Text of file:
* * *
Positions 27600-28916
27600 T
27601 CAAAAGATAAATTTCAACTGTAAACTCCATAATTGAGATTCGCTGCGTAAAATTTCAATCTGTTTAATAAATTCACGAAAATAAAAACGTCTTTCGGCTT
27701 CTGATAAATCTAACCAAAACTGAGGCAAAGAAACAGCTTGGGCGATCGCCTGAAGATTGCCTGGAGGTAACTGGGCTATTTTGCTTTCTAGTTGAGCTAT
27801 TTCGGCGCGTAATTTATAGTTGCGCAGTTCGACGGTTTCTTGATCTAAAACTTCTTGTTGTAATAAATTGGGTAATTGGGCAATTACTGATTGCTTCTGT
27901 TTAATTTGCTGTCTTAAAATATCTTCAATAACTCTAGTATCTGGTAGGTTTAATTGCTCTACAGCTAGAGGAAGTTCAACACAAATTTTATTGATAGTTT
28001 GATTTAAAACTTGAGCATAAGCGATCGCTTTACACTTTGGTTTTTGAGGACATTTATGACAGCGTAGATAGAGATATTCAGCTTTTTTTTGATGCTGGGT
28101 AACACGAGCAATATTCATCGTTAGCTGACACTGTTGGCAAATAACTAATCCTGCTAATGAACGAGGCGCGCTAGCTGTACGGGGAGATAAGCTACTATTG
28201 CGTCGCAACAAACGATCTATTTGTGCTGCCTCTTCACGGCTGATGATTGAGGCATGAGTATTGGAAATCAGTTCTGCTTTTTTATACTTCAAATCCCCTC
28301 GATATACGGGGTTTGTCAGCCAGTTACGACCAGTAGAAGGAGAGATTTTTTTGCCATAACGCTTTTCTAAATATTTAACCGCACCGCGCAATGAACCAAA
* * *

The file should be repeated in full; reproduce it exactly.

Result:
Positions 27600-28916
27600 T
27601 CAAAAGATAAATTTCAACTGTAAACTCCATAATTGAGATTCGCTGCGTAAAATTTCAATCTGTTTAATAAATTCACGAAAATAAAAACGTCTTTCGGCTT
27701 CTGATAAATCTAACCAAAACTGAGGCAAAGAAACAGCTTGGGCGATCGCCTGAAGATTGCCTGGAGGTAACTGGGCTATTTTGCTTTCTAGTTGAGCTAT
27801 TTCGGCGCGTAATTTATAGTTGCGCAGTTCGACGGTTTCTTGATCTAAAACTTCTTGTTGTAATAAATTGGGTAATTGGGCAATTACTGATTGCTTCTGT
27901 TTAATTTGCTGTCTTAAAATATCTTCAATAACTCTAGTATCTGGTAGGTTTAATTGCTCTACAGCTAGAGGAAGTTCAACACAAATTTTATTGATAGTTT
28001 GATTTAAAACTTGAGCATAAGCGATCGCTTTACACTTTGGTTTTTGAGGACATTTATGACAGCGTAGATAGAGATATTCAGCTTTTTTTTGATGCTGGGT
28101 AACACGAGCAATATTCATCGTTAGCTGACACTGTTGGCAAATAACTAATCCTGCTAATGAACGAGGCGCGCTAGCTGTACGGGGAGATAAGCTACTATTG
28201 CGTCGCAACAAACGATCTATTTGTGCTGCCTCTTCACGGCTGATGATTGAGGCATGAGTATTGGAAATCAGTTCTGCTTTTTTATACTTCAAATCCCCTC
28301 GATATACGGGGTTTGTCAGCCAGTTACGACCAGTAGAAGGAGAGATTTTTTTGCCATAACGCTTTTCTAAATATTTAACCGCACCGCGCAATGAACCAAA